The doctorate of a sweet tooth
For years we have known that almost all forms of human behaviour are partly hereditary. With her research, Fleur Meddens now shows that predicting this behaviour is also possible on the basis of DNA.
In Hollywood, films about predicting human behaviour are usually a success. Fleur Meddens, a researcher in this field, is indeed a fan of blockbusters such as Gattaca and Minority Report, but she immediately nuances: "Predicting behaviour on the basis of DNA is still quite controversial. This kind of films enhance people's fears, but that's not really necessary. We can't and probably won't be able to predict the behaviour of individuals by studying DNA. However, it is good to reflect on the ethical issues surrounding our research."
Refuted by science
In May of this year, Fleur Meddens obtained her PhD at the Vrije Universiteit of Amsterdam. "Such a doctoral ceremony is of course a formality," Fleur looks back. "Still, I was very nervous. There were many colleagues and family present, so I wanted things to go as smoothly as possible. That's why I practiced for a while beforehand. The best compliment I received came from someone who said that I show scientific maturity at a young age. That was good to hear."
Fleur's research is entitled 'The Molecular Genetic Architecture of Human Behaviour'. For years we have known that almost all forms of human behaviour are partly hereditary. With her research, Fleur Meddens now shows that predicting this behaviour is also possible on the basis of DNA. The predictive power is still small, but will increase as more scientists tend to dive into the subject.
"My PhD took over 4 years. Broadly speaking, I try to understand why people do what they do. There are many vague hypotheses about this, which are usually refuted by science. How does the brain work? What makes one person susceptible to depression and the other not? Our research is the basis on which biologists can proceed."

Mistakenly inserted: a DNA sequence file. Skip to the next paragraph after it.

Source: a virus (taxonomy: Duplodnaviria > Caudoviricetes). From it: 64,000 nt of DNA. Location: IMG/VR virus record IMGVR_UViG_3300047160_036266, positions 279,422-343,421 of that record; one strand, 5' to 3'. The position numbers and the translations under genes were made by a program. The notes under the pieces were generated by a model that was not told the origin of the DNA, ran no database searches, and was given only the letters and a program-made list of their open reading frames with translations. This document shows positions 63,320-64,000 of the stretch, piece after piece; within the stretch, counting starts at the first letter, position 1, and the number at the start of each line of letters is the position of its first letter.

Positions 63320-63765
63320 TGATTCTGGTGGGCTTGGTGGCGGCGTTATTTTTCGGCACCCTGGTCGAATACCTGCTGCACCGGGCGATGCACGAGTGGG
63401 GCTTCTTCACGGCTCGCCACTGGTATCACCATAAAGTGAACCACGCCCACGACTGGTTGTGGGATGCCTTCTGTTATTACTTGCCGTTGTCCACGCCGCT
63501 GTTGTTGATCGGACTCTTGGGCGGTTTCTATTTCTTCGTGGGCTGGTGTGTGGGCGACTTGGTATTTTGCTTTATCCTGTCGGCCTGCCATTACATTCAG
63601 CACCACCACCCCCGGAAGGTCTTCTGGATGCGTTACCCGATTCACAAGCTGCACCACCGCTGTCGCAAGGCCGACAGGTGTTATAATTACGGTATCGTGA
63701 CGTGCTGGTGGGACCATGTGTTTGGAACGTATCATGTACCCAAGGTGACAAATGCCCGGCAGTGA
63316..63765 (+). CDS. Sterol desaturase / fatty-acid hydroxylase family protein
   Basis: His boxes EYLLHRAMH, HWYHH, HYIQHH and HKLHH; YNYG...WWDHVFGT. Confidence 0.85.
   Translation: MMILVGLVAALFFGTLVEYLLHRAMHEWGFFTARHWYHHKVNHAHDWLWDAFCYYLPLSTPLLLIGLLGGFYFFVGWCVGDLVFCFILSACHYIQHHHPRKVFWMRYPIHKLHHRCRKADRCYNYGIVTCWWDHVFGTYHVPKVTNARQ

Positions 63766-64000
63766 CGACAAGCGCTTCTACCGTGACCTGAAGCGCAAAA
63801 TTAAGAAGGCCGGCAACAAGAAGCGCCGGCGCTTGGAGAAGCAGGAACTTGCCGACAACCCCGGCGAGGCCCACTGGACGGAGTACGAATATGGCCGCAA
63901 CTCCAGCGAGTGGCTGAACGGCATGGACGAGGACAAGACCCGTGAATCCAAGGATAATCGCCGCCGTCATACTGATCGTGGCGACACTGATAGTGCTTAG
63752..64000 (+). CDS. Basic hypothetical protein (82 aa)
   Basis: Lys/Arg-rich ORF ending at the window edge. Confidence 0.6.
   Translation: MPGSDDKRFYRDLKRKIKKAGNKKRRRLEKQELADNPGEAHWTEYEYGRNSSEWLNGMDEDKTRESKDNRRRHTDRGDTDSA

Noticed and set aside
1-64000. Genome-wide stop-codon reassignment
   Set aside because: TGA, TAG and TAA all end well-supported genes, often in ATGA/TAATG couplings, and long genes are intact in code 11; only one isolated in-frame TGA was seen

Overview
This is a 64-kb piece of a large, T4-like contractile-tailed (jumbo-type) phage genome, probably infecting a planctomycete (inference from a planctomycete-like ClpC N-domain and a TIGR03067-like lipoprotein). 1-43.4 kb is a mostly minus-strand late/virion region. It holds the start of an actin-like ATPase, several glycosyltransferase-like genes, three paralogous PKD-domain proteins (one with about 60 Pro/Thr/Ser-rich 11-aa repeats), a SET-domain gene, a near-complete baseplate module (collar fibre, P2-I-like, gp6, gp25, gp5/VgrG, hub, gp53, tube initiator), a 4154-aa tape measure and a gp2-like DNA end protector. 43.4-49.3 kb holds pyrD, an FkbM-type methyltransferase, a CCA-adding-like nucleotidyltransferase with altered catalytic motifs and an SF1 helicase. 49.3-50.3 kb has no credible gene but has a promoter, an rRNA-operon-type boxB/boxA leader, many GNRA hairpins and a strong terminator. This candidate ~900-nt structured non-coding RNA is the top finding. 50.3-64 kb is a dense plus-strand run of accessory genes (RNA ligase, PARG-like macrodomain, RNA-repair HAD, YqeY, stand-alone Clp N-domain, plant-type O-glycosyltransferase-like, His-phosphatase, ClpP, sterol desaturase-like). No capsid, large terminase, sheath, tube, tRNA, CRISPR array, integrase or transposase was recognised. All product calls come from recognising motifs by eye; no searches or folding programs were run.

"I started as a bachelor student at Amsterdam University College," continues the 28-year-old from Amsterdam. "Here, I could discover what I really wanted to do. I found neurosciences interesting, but in the end, it turned out to be quite boring. So, I got attracted to the medical direction. I started studying epidemiology. Then I ended up with my current boss Philipp Koellinger, Professor of Genuine Economics at the VU. To put it simply; he wants to explain human differences by using genetic data."
With Fleur Meddens, the focus of her research was on genetic variants that predict behaviour and on the biological functions of these variants. In doing so, she studied various forms, such as eating habits, risk-taking behaviour, well-being, and level of education.
"Behaviour is, of course, also influenced by your environment. In which house will your cradle be placed? You don't have any influence on that, nor on the genes you inherit. I am a huge sweet tooth. Why do I like sweet things so much? I have inherited some of it from my parents. The emphasis here is on the words 'some of it'. Maybe my parents are sweet-toothed too and maybe they used to bring a lot of candy into the house and I had a lot of access to candy when I was a child. On the other hand, if they were able to suppress it, my environment might have played a smaller role. What had a bigger influence; my environment or my DNA? It is difficult to get a conclusive answer to that question."